Abortions Rise As CA Funds Pill Distribution

College campuses are seeing an alarming uptick in abortions, according to the most recent data from the California Commission on the Status of Women and Girls.

There has been an increased effort by the state of California to push and expedite college students’ access to abortion drugs.

Across California’s public and private universities, 427 abortions were carried out in the last year, according to a report. Governor Gavin Newsom signed a bill into law in 2019, making these findings understandable.

The College Student Health Center Sexual and Reproductive Health Preparation Fund must be administered according to “readiness” guidelines outlined in Senate Bill 24 (SB24), which requires the Commission on the Status of Women and Girls to supervise the process. To finance specific initiatives about the provision of abortion by medication procedures, the fund distributes monies to the Commission for Public University Student Health Care Services clinics.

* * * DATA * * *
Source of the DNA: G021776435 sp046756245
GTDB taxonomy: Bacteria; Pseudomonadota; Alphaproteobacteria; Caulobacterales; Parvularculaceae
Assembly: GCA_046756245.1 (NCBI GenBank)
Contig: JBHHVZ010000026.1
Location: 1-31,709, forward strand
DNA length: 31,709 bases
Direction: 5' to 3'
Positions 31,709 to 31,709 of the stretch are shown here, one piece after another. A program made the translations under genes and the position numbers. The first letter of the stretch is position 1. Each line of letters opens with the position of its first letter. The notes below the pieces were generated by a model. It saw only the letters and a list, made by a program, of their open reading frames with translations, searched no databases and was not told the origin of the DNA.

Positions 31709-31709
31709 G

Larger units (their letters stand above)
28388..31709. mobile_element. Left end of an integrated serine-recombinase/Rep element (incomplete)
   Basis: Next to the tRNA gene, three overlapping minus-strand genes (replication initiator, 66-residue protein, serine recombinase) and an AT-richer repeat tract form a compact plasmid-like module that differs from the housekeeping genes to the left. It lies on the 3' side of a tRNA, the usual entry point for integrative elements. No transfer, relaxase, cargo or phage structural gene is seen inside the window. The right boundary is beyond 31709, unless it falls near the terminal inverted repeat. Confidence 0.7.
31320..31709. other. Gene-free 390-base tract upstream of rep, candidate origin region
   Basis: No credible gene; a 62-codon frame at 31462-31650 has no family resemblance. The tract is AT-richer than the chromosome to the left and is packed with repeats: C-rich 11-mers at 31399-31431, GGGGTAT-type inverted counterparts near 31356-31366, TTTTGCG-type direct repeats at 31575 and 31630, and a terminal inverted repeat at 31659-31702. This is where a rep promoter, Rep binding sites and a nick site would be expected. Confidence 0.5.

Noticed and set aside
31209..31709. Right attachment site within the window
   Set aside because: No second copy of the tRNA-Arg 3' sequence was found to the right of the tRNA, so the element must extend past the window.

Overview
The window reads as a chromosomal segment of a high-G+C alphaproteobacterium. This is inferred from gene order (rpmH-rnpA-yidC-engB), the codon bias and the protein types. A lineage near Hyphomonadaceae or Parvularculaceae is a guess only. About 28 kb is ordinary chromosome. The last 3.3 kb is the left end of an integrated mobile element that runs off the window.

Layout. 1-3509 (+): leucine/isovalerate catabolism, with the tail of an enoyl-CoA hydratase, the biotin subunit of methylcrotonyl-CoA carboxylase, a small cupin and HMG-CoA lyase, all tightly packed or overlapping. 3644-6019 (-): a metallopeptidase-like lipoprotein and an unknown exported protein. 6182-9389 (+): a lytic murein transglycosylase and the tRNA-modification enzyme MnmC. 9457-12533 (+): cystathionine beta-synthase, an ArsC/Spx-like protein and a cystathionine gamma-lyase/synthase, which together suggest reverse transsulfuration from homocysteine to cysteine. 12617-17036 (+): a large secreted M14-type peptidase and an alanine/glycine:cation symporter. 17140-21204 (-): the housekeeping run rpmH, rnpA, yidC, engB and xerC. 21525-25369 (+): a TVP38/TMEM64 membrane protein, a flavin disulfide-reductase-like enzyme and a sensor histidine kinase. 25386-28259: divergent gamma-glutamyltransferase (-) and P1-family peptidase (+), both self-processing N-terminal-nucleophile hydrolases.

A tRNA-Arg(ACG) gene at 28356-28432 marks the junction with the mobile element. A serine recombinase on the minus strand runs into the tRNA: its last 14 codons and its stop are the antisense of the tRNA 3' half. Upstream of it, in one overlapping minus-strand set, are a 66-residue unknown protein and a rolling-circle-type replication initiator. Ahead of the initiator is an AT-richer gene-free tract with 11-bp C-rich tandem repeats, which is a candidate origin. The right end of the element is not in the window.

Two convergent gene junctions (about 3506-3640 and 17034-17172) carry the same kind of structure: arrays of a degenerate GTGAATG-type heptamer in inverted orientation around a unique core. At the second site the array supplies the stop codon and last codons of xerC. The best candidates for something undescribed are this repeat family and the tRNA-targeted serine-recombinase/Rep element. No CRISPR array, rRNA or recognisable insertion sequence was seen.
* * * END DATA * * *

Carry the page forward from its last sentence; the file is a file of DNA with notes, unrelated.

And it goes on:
Some California schools are worried about the potential financial and legal ramifications of allowing more accessible access to abortion drugs for their pupils. Concerns about liability include but are not limited to

-the danger of an undetected ectopic pregnancy

-incomplete abortions

-severe bleeding and other possible complications.

Unions representing doctors in the United States and those representing California State University employees have reached an understanding on several memorandums. Medical professionals and others employed by SB24 are now legally protected by these memorandums from providing abortions via pharmaceutical procedures if they believe it would violate their moral, ethical, or religious beliefs.

Earlier this month, twenty attorneys general sent a letter. In contrast to surgical abortions, the letter emphasized the possible hazards of abortion tablets. The scientific community has reached an agreement that pharmaceutical abortions have a 5.96-fold higher risk of complications compared to aspiration abortions performed during the first trimester.

The use of progesterone to reverse the effects of the abortion pill, mifepristone, has lately come under fire from California Attorney General Rob Bonta.